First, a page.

4 Reasons You're Avoiding the Gym (And What to Do About It)

Four common reasons why you might be resisting your workouts and strategies to get yourself back in the gym.

Sometimes you just don't feel like working out at the gym, but you do it anyway because you're committed to your fitness goals. But there are times when you can't seem to push past your resistance—and it may not be your fault! Your resistance may be rooted in a physical issue your body is trying to tell you about.

Here are five reasons you may be feeling resistant to working out:

1. You have a pulled muscle

If you've been working out for any period of time, you know how your body usually feels after a workout. Of course, you're going to be sore. However, if it hurts more than usual to exercise, you might have a pulled muscle.

Play it safe and allow your pulled muscle to recover properly before going back to the gym. To aid in your recovery, you can ice it, elevate it and use compression to reduce the swelling until you're able to return to your regularly scheduled workouts.

RELATED: Get Back in the Game After Pulling a Muscle

2. You have an injury like a stress fracture

Most aches and pains can be overcome during the course of a workout—if they're not symptoms of a larger problem. However, if you're experiencing persistent pain in the same spot, especially over a bone, you might have a stress fracture. And if you continue to ignore a stress fracture, you could not only prolong your healing time but the fracture could get worse.

According to sports medicine physician Laurel Rudolph, "stress fractures occur when you don't rest enough after impact activities." Also, sports activities that involve your feet repetitively striking the ground—like track, tennis, basketball, and gymnastics—can increase your risk of developing a stress fracture.

Check to see if persistent pain is keeping you from working out. If so, see your doctor before heading back to the gym.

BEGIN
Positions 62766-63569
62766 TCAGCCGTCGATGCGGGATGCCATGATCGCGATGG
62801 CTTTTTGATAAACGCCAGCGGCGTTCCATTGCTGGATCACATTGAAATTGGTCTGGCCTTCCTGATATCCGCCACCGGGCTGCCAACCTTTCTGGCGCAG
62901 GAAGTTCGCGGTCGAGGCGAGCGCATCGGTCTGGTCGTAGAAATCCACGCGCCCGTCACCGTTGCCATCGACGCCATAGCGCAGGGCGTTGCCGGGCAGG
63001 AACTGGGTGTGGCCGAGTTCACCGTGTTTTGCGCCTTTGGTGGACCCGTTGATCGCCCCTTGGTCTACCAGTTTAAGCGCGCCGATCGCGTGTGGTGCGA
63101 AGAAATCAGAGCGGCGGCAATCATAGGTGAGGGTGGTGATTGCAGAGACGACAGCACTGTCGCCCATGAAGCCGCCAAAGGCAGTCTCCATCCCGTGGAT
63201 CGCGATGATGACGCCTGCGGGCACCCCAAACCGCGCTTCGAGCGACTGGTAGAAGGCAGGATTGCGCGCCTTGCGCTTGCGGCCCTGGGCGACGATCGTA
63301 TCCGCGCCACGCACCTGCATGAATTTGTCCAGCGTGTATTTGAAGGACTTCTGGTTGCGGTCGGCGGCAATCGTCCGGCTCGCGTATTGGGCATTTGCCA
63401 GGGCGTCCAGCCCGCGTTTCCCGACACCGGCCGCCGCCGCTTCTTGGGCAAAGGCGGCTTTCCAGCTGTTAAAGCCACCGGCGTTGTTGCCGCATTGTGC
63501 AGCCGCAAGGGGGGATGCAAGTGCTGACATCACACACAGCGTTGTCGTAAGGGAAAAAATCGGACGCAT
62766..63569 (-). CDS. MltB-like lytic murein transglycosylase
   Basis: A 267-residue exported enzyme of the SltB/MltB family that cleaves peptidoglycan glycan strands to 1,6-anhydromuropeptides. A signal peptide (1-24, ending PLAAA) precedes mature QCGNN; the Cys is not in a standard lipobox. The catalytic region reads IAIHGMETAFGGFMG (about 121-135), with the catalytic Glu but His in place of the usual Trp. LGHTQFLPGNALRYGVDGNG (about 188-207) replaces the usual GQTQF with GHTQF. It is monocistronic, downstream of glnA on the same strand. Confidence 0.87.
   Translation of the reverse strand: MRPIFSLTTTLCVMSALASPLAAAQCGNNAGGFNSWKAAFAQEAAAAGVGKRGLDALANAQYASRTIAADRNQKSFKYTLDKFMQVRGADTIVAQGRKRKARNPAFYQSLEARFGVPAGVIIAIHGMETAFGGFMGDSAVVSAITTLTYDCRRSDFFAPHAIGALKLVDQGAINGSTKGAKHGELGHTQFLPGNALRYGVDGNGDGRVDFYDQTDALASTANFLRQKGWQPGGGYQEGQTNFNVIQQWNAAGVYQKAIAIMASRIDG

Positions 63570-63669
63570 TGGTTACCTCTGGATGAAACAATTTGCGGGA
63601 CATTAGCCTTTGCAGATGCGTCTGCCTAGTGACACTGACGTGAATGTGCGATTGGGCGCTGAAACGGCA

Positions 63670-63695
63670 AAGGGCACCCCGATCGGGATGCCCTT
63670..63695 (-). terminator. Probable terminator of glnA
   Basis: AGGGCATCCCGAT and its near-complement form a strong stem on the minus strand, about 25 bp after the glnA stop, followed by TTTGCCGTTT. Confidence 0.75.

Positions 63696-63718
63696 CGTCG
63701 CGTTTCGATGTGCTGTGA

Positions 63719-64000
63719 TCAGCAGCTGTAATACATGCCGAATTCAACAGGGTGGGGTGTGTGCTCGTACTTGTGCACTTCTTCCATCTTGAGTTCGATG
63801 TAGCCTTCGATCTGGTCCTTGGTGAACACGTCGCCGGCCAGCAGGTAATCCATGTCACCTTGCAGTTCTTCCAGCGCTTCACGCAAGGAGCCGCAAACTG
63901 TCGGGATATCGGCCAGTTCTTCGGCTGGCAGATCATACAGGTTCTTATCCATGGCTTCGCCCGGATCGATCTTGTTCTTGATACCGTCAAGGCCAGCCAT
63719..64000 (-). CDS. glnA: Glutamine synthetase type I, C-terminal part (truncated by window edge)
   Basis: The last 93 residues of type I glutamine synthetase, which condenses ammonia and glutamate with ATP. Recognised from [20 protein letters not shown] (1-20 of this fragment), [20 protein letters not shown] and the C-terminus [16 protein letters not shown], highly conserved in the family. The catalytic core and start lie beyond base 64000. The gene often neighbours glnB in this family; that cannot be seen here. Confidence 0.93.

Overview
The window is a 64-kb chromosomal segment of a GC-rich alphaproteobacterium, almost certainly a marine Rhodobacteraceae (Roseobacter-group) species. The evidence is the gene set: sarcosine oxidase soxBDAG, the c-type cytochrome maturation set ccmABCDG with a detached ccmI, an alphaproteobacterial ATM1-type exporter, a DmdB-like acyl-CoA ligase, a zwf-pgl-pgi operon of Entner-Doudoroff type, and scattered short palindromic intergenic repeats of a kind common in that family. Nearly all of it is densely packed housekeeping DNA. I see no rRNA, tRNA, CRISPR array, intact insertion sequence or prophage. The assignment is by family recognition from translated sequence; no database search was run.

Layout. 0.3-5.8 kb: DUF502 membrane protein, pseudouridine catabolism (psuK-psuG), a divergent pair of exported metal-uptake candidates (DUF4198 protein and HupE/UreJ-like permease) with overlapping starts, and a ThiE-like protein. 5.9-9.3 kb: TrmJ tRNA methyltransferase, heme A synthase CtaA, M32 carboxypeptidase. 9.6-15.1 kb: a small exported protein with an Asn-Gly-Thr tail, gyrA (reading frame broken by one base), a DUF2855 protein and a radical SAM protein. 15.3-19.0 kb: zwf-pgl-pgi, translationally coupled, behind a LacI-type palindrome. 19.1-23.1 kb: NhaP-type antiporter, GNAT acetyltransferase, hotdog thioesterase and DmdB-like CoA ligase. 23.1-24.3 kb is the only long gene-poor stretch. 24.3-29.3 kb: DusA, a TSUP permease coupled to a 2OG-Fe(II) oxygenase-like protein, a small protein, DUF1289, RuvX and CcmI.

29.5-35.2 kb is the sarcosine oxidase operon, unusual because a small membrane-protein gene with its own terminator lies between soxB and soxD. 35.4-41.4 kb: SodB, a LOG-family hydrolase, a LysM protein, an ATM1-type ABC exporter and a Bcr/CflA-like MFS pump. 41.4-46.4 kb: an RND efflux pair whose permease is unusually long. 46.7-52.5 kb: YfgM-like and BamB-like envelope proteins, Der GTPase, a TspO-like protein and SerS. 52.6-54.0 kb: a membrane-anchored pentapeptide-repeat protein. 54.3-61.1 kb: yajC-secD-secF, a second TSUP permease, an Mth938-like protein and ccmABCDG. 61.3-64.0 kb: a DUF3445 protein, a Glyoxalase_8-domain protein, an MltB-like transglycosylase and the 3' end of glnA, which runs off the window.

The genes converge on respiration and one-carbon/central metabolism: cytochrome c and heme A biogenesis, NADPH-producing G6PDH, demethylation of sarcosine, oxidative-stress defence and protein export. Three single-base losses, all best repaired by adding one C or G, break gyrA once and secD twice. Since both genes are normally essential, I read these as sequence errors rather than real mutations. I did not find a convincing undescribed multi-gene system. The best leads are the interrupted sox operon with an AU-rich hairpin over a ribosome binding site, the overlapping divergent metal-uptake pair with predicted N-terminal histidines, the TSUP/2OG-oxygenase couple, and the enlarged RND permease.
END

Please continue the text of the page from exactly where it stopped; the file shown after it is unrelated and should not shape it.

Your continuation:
RELATED: How to Work Out When You Suffer From Leg Pain or Injury

3. You could be detoxing

You don't have to consciously choose to detox in order for your body to go through a detoxification process. In fact, the human body naturally detoxes when it stops being flooded with toxins. And because many toxins are stored in fat cells, burning fat can initiate the detox process.

While some toxins come from the environment, many can come from food. You may be surprised to learn that even some of the most common foods are toxic to the body.

The effects of detoxing can be felt in the form of headaches, migraines, shoulder tension and sore muscles. If you think you may be detoxing and your muscles are sore beyond what you consider normal post-workout, do your best to eliminate known toxins from your diet and give your body time to rest before going back to the gym.

4. Your body could be lacking vital nutrients

If you're fatigued and can't muster the energy required to get through a workout, consider adding more nutrient-dense options to your diet. But before you rush out to buy supplements, consider that in order for vitamins and minerals to be absorbed, they need to be bioavailable. And unfortunately, many supplements are not bioavailable.

The best source for vital nutrients is the food you eat. But the presence of nutrients in food depends entirely on the quality of the soil. Since most commercial produce is grown in depleted soil, and even some locally grown produce comes from depleted soil, it takes some work to find a good source of nutrients and some research to understand it all.

Thankfully, Dr. Joseph Mercola provides a detailed breakdown of the important role specific nutrients play in the body. He also describes how to optimize your levels of vitamins and minerals, including tips like eating sprouts rich in enzymes, which help your body extract more minerals, amino acids, and vitamins from the food you eat.

RELATED: 12 Foods Every Athlete Should Eat

Listen to your body

Even if you think you're OK, your body may think otherwise. Your body is intelligent and knows exactly what to do when there's a problem that should be addressed. Sadly, your body's plan for healing doesn't necessarily include high intensity workouts. Check in with yourself to determine if your body is trying to tell you to avoid the gym for a reason. If it is, make sure to take the necessary time to rest.

Recovery is just as important as working out.


Topics: PULLED MUSCLE | NUTRITION | INJURY | HEADACHE | HEALTH AND FITNESS